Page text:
Thursday, October 14, 2010

A little thought about computing clouds and physical security

Clouds are not so cloudy that they don't sit on God's green earth.
I was thinking that with so much data concentration, and data of so much value, what would prevent people to break physically into data centers to rob data?

After all, who says data banks says data hold-ups...

I can think of four reasons why they wouldn't make a hold-up to steal data from a data center:
  1. It's probably easier to steal it online.
  2. It's certainly safer to steal it online.
  3. If you're breaking into a place you've never been, finding what you're looking for may be messier for a data center than for a bank.
  4. The adoption rate of this kind of crime would probably be very slow: burglars are not accustomed to data centers and black hats are not accustomed to hold-up parties. They probably don't share a lot of "good practices".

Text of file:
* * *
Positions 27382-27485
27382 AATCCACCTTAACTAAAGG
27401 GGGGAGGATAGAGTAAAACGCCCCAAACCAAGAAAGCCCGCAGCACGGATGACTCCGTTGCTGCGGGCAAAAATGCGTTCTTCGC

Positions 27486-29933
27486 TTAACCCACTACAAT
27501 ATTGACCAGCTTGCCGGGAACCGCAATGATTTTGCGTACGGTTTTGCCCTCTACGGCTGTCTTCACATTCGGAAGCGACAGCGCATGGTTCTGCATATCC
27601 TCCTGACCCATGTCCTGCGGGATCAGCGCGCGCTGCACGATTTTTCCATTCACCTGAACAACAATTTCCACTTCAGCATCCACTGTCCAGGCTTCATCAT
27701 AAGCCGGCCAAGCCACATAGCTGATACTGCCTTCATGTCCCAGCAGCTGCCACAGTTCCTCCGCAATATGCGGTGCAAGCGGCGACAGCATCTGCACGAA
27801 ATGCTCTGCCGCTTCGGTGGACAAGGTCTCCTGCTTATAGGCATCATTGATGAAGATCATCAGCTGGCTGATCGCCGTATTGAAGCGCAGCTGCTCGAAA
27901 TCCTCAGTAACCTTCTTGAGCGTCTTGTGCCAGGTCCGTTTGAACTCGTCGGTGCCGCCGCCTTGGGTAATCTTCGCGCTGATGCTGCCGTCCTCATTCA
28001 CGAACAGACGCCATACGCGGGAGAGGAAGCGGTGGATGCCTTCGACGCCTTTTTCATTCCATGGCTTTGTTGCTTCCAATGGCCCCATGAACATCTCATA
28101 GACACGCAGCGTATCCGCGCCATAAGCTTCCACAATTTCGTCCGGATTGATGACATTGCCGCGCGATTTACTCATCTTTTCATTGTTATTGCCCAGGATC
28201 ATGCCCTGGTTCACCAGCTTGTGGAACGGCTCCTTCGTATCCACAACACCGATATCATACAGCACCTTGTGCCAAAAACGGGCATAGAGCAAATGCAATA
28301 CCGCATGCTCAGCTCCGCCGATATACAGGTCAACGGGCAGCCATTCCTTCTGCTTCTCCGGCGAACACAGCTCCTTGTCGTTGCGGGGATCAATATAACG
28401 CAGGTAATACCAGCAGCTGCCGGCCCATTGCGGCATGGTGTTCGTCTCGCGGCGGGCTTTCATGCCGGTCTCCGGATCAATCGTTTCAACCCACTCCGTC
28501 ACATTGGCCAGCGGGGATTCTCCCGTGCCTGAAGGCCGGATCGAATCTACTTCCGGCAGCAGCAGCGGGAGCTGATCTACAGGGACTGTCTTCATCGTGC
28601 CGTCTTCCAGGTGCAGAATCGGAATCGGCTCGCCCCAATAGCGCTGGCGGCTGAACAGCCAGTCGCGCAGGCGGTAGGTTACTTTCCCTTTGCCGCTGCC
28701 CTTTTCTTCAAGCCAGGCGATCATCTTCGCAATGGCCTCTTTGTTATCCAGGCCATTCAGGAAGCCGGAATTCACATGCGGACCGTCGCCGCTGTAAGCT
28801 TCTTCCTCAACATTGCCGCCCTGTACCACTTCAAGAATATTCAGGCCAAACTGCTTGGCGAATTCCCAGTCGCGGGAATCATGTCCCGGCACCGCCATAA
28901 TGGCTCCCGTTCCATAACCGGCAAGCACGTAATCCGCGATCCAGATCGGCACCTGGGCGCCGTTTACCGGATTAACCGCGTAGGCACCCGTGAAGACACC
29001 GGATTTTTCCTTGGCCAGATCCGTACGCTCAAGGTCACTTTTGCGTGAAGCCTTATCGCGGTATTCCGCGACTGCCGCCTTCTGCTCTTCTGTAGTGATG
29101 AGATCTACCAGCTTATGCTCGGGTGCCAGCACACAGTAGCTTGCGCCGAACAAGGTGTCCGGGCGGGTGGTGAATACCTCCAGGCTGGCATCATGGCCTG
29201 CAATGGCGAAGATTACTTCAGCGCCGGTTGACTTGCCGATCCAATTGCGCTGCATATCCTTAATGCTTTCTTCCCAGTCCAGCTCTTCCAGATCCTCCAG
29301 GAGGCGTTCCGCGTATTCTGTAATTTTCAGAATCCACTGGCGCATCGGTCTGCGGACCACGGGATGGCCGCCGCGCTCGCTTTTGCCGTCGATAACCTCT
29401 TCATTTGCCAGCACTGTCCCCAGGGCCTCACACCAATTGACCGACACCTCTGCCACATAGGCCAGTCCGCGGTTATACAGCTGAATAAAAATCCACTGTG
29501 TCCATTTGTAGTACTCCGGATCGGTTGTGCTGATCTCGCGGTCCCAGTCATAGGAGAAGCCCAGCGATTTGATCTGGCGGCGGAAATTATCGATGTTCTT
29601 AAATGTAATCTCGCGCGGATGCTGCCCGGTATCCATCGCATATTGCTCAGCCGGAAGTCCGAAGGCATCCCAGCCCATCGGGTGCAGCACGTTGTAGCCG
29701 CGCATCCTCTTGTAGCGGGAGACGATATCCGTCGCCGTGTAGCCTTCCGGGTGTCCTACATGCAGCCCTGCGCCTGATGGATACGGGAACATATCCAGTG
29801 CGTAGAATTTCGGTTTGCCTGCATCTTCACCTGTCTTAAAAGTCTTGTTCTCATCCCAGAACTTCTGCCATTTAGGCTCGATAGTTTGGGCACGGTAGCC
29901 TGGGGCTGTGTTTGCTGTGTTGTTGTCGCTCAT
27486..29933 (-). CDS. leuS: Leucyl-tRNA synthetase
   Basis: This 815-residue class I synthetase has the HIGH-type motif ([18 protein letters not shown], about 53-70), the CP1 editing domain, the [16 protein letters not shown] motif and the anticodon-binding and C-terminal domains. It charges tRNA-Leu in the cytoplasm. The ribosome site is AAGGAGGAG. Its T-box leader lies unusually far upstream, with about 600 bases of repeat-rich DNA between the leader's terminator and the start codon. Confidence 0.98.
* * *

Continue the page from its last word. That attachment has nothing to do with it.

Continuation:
Yet, these barriers do not seem to apply to States and polices. They can easily break into a data center, they do not fear any defence from the "victim", they have all the time they need, and they probably can gather people accustomed to both heated situations and computer hacking.

So I was thinking that data of interest to a State should probably not be stored within its reach.

However, I don't have a clue how the visibility of a criterion such as the geographical situation of data may evolve in the next years for the cloud customer :-|